As we have been trimming a lot of tricky, spiky things lately – yuccas, giant agaves, pigmy date palms (they have spines on their leaves that go like daggers to your heart) – I considered the problem of handling prickly things. And I hit on a pretty basic insight: Once you know how, it’s easy to handle.
Getting your gloves on and pointing all the spiky bits in the same direction (away from yourself), goes a long way toward making it a painless experience. I was going to carry the analogy over to writing – dealing with difficult dialogue or twisty plots, killing your darlings and resurrecting ideas. I was going to comment on life in general. I was going to hold forth on the debilitating existence of prickly people, but the words and the sounds just ran away with me. So here is a pretty little poem about prickly things.
The world is full of prickly things –
prickly pears, porcupines, people,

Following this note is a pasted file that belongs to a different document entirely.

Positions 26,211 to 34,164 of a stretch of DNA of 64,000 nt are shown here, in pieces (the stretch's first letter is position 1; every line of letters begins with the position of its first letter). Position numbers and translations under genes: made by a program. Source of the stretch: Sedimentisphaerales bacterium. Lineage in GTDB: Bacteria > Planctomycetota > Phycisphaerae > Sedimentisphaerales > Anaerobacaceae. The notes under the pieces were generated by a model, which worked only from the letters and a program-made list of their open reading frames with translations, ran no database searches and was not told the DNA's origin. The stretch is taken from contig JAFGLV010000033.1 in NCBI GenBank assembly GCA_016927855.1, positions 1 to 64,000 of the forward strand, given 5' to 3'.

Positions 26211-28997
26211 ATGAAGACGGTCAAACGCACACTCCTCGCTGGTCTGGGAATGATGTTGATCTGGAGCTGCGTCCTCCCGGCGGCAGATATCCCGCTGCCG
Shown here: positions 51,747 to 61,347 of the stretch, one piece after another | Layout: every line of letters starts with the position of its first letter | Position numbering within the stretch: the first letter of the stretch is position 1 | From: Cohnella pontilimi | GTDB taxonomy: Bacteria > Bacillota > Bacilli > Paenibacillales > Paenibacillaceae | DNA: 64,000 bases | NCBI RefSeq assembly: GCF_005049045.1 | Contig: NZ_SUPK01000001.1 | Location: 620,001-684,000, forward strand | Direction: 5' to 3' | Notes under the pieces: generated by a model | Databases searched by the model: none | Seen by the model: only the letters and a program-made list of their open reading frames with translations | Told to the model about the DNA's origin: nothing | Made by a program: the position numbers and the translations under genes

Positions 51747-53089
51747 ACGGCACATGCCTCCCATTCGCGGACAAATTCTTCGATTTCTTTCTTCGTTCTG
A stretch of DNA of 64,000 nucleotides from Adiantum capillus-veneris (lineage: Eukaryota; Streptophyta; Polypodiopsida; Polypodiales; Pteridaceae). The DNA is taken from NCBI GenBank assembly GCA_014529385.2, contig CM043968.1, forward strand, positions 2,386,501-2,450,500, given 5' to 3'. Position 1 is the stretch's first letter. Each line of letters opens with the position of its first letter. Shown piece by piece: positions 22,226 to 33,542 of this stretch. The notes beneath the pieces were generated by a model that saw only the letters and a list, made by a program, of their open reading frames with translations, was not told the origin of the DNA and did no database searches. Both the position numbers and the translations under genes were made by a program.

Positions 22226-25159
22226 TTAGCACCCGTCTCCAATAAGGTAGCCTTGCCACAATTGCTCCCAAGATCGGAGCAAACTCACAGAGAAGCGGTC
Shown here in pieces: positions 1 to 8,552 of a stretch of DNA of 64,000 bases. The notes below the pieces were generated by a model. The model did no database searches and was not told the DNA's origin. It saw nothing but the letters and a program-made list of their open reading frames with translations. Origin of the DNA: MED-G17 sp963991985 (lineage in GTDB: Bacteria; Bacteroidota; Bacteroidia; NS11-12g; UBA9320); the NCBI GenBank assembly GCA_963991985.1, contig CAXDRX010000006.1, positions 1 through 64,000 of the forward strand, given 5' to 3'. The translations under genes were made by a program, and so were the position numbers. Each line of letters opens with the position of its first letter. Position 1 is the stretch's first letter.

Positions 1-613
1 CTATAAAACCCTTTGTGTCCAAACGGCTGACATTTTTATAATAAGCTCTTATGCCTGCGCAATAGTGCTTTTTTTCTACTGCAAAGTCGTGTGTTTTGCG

pissed-off cats and pineapples.
Handling them can be pretty painful.
Until you know how.
Prickly pears are prickly and painful
and loath to give up their juicy goo,
but there are ways to peel a prickly pear,
pain- and prickle-free.
Porcupines have bigger prickles
but porcu-pricks can be prevented too.
To handle a cat you might need a permit,
a diploma in preventing disaster
and a personal protection device,
but even a cat can be controlled –
they’re hard to handle
until you know how.
Experience is a pair of gloves
that fits over your tender fingers
and stretches even to your heart,
for prickly people prickle deeply.
It’s all hard to handle when you start.
Until you know how.
Poetry is a song even the deaf can hear. There is a rhythm in its lines and a tune in its metre. And yet. No matter how blurred the dividing line, poetry and song are not the same.
As with books made into films, songs can be a way to popularise poetry, to make it more accessible to everyman and everywoman. O, I do love some poems for the sake of the sound they make, even if I do not pretend to understand them. But sometimes it is easier to love a song.
Here is one complicated example – Leonard Cohen singing his own reworking in English of Federico García Lorca’s Spanish poem. Firstly a fragment of Lorca’s poem in Spanish:
En Viena hay diez muchachas,
un hombro donde solloza la muerte
y un bosque de palomas disecadas.
Hay un fragmento de la mañana
en el museo de la escarcha.
Hay un salón con mil ventanas.
In English it goes something like this:
In Vienna there are ten little girls,